Limiting secondary liability under the 1934 Act to that liability provided by § 20(a) would contradict the pervasive application of agency principles in nearly all other areas of the law. In the specific factual context confronting us, which concerns the liability of a brokerage firm for the acts of its registered representative, such a rule would enable the brokerage firm to escape liability under the reasoning of some circuits merely by showing that it did not "culpably participate" in fraud committed by its employee. See, e. g., Rochez Brothers v. Rhoades, 527 F.2d at 889-91. To allow a brokerage firm to avoid secondary liability simply by showing ignorance, purposeful or negligent, of the acts of its registered representative contravenes Congress's intent to protect the public, particularly unsophisticated investors, from fraudulent practices. At least with respect to the initial choice of a broker, most investors rely upon the reputation and prestige of the brokerage firm rather than the individual employees with whom they might deal. Such firms should be held accountable if employees they select utilize the firm's prestige to practice fraud upon the investing public.
The Third Circuit's rule in Rochez Brothers, and the reasoning underlying it, could produce unfair results depending upon the nature of the brokerage firm with which the aggrieved investor dealt. For example, the Third Circuit would impose liability upon a corporate firm whose officer or employee commits violations of the securities acts while acting "(1) in the course of his employment, and (2) for the benefit of the corporation." Id. at 884. Yet the Third Circuit rule appears to reject a finding of liability where all the facts are the same except that the violations were committed by an employee of a partnership. In the absence of any clear expression of Congress's intent, we decline to construe § 20(a) in such a manner.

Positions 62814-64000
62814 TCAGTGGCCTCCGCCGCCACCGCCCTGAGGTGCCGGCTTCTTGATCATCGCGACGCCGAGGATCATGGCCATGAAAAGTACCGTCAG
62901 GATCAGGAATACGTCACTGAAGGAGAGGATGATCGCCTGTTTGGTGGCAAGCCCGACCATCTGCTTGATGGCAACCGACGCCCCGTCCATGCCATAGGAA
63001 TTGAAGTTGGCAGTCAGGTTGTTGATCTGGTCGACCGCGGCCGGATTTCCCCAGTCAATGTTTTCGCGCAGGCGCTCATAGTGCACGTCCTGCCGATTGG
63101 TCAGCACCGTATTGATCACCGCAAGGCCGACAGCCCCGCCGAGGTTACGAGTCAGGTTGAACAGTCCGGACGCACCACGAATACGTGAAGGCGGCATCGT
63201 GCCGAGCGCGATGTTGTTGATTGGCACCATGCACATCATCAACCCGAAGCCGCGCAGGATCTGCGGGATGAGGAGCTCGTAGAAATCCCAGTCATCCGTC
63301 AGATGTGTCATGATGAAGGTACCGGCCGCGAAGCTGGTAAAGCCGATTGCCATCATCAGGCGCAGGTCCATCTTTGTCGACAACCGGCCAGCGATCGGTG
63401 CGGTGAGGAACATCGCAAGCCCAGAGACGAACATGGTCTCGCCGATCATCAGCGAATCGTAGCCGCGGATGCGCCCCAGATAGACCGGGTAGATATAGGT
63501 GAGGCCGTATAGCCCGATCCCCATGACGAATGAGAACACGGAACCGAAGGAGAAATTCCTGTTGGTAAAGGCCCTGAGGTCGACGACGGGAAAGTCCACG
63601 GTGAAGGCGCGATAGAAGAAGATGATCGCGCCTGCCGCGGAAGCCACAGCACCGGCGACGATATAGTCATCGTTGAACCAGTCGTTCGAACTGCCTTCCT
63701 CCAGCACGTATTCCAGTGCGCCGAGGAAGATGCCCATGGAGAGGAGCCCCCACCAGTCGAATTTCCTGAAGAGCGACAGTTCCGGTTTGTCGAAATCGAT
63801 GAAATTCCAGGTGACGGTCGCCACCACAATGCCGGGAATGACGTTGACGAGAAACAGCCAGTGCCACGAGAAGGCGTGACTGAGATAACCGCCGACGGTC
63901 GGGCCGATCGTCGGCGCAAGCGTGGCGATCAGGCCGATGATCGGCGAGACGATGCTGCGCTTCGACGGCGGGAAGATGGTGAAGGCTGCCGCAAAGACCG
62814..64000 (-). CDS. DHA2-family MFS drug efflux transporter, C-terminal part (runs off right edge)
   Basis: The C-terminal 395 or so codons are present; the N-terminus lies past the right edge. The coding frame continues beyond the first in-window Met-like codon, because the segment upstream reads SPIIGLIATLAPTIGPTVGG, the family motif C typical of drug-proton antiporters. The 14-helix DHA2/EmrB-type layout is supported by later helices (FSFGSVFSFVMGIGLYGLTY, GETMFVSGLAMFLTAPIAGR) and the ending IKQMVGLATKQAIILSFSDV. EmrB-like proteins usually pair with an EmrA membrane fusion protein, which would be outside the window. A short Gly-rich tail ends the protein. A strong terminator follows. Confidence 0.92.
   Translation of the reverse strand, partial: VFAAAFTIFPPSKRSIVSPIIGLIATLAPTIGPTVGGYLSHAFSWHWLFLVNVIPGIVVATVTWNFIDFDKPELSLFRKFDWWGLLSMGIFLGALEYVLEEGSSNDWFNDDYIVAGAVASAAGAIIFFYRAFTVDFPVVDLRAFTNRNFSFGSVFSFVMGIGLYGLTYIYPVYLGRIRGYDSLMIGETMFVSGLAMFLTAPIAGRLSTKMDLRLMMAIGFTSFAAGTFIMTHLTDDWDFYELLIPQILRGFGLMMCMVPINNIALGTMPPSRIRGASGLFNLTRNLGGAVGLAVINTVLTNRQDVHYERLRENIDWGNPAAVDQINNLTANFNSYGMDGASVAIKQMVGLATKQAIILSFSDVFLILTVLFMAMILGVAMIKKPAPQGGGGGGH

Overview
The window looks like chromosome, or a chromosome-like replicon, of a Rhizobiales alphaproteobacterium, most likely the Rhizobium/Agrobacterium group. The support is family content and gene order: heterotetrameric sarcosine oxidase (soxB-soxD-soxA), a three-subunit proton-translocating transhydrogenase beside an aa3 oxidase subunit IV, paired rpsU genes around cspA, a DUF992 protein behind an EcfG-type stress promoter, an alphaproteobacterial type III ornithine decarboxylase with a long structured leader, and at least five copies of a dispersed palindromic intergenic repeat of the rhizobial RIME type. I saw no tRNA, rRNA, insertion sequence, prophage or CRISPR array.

To utilize common law agency principles to determine secondary liability for violations of the securities acts does not expose corporations, employers, and other such potential defendants to strict liability for all acts of their agents or cause them to become insurers of their agent's actions. The familiar requirements of agency that the agent act within the course and scope of his employment and that he act within his actual or apparent authority serve to restrict the scope of the principal's liability. It is consistent with the remedial purpose of the federal securities acts to require a brokerage firm that provides an employee with the means to carry out fraudulent practices to pay damages to a victim of those practices when the employee it has chosen acts within the course and scope of his employment.
Thus we conclude that § 20(a) does not supplant or exclude the application of common law principles of agency, in particular the doctrine of respondeat superior, in an action brought under the Securities Exchange Act. The district court erred in granting a directed verdict to Pressman, and we reverse and remand for a new trial.
Both Newton and Pressman contend on this appeal that they are entitled to a directed verdict on the question whether Bader acted within the course and scope of his employment with Pressman while he was engaged in the allegedly fraudulent activities. The evidence presented by the parties presents a close factual question that cannot be decided as a matter of law. This issue will have to be determined by the finder of fact on retrial.